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What is phenylketonuria?
Phenylketonuria (PKU) is a rare, inherited disorder. The body of a person born with PKU is unable to break down phenylalanine, an amino acid, which is an important substance in human metabolism. As a result, phenylalanine accumulates in the body and can lead to the person developing an intellectual disability. PKU in a pregnant woman can also lead to the baby developing an intellectual disability.
A blood test for newborn babies ('heel prick test') done in the days after birth is effective at screening for PKU. A special diet can prevent the harmful effects of the condition.
PKU appears in about one in every 10,000 newborn babies and there are about 50,000 people living with the condition in the world.   The occurrence of PKU varies among populations - in Turkey, the condition appears in one of 2,600 births; in most people of European and South-East Asian descent, including Caucasian Americans and Canadians, Koreans and most Chinese, PKU appears in one of 10,000-15,000 babies born, and it is less common in many other populations, including African-Americans, Africans and Japanese. 
Since the introduction of a genetic test for PKU, the number of people showing symptoms has dropped significantly.
All proteins are composed of amino acids. There are 22 standard amino acids that, in multiple different combinations, form all the kinds of proteins in a human body and in other living organisms, including the plants and animals we eat.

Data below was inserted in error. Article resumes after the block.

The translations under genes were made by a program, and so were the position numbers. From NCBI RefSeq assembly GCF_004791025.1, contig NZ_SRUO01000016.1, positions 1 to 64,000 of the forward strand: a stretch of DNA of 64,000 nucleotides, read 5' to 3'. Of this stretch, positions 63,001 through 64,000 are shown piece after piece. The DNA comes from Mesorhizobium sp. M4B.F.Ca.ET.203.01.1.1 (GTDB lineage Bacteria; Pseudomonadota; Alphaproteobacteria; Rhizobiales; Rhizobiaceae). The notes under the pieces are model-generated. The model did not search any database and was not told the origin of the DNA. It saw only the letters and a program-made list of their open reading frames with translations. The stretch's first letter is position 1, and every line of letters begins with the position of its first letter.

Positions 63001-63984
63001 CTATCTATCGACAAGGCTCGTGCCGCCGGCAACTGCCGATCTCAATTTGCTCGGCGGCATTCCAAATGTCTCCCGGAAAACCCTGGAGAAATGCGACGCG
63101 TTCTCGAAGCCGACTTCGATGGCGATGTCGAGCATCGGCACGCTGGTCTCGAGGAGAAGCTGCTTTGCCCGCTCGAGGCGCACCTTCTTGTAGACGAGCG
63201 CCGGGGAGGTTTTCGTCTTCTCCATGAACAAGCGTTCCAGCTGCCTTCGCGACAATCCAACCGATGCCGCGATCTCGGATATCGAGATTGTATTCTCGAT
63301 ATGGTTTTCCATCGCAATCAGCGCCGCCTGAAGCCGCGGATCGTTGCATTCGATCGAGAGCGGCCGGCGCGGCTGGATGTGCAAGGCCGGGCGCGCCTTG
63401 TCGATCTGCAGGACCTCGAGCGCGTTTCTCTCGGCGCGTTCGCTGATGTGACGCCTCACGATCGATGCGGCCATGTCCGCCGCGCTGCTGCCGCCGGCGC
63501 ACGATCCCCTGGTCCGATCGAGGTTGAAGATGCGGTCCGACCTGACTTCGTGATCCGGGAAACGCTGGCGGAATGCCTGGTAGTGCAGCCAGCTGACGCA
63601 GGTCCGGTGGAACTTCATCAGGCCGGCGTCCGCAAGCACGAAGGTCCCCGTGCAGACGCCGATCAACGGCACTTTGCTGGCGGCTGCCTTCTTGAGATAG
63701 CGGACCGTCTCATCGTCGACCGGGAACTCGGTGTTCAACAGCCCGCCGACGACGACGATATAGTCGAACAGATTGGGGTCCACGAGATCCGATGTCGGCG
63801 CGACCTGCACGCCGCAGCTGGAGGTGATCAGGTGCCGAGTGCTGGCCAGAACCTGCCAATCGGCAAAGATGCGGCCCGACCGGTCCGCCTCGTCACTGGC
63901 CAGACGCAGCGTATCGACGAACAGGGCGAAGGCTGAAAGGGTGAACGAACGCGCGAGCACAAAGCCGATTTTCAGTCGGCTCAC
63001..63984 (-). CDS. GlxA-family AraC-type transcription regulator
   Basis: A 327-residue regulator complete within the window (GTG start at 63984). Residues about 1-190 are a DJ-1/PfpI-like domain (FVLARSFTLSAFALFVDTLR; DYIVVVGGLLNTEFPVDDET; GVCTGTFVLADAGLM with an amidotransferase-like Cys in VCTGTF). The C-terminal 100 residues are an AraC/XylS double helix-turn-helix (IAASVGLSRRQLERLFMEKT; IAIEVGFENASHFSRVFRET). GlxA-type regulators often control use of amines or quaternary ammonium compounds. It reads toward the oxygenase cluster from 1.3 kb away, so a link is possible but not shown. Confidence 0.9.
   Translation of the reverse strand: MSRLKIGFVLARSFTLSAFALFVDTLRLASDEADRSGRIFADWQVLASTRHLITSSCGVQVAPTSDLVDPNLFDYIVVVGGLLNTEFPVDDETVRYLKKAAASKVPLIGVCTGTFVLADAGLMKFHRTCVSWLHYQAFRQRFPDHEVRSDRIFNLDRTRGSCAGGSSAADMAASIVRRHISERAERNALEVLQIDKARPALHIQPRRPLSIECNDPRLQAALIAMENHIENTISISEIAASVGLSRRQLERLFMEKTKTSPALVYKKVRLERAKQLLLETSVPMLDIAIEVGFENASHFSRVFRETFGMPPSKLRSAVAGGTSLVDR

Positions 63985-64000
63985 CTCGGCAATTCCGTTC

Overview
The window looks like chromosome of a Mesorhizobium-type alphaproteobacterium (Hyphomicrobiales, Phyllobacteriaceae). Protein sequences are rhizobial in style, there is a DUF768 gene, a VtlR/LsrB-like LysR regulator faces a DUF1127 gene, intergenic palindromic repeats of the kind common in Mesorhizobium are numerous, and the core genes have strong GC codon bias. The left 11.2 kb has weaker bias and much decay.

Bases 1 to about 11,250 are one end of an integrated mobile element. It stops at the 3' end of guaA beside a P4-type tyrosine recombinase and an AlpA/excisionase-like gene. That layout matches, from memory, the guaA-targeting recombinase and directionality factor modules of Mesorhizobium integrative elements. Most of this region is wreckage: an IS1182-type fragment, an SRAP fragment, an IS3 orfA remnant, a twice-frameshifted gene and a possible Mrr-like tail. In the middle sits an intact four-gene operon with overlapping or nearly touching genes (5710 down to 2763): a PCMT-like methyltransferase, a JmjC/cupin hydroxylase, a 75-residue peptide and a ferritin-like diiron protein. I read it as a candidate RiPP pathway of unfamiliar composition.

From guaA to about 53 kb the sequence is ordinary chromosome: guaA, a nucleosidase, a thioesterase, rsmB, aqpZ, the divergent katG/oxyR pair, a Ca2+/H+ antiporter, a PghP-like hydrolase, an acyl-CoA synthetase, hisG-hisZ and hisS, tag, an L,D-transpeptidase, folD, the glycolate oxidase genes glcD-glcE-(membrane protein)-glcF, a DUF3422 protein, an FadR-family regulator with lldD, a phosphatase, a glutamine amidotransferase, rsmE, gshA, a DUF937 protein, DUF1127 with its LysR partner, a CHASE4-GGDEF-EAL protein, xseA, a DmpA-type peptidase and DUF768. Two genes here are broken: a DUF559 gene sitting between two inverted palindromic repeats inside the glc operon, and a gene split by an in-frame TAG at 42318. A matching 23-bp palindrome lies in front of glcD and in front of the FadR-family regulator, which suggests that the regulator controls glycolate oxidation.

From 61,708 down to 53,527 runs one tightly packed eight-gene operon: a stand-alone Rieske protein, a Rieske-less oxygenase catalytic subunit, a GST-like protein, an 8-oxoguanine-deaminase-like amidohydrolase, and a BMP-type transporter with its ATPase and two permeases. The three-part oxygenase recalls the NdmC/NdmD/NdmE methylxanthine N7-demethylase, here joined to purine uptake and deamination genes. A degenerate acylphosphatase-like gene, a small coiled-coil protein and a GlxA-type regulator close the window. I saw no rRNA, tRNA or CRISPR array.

Phenylalanine is one of the 22 amino acids and is found in varying degrees in nearly all kinds of proteins in our food. The human body cannot manufacture phenylalanine, so it must get this amino acid from food.
A gene in our DNA contains the instructions for the body to manufacture an enzyme called phenylalanine hydroxylase (PAH). This enzyme operates in the liver and the kidneys, and converts phenylalanine into tyrosine, another type of amino acid.
People who have a faulty version of the phenylalanine (PAH) gene cannot manufacture the PAH enzyme and therefore cannot break down phenylalanine. As a result, this amino acid accumulates in the body and causes damage to nerve cells in the body, especially the brain.
PKU is a recessive autosomal disorder. In these disorders, the affected person receives two faulty versions of the gene, one copy from each parent. If the person receives one faulty allele and one working allele, that person is a healthy carrier of the gene. Healthy carriers do not suffer from the disorder, but can pass on the faulty allele to their offspring.
Several mutations can affect the PAH gene. Some of these mutations result in a PAH enzyme that is faulty but partially active, resulting in a milder form of PKU. Other mutations render the PAH enzyme completely useless, resulting in 'classic' PKU, a severe disorder.
PKU is strictly an inherited disease. People at risk of being born with it are people whose parents have a faulty PAH allele.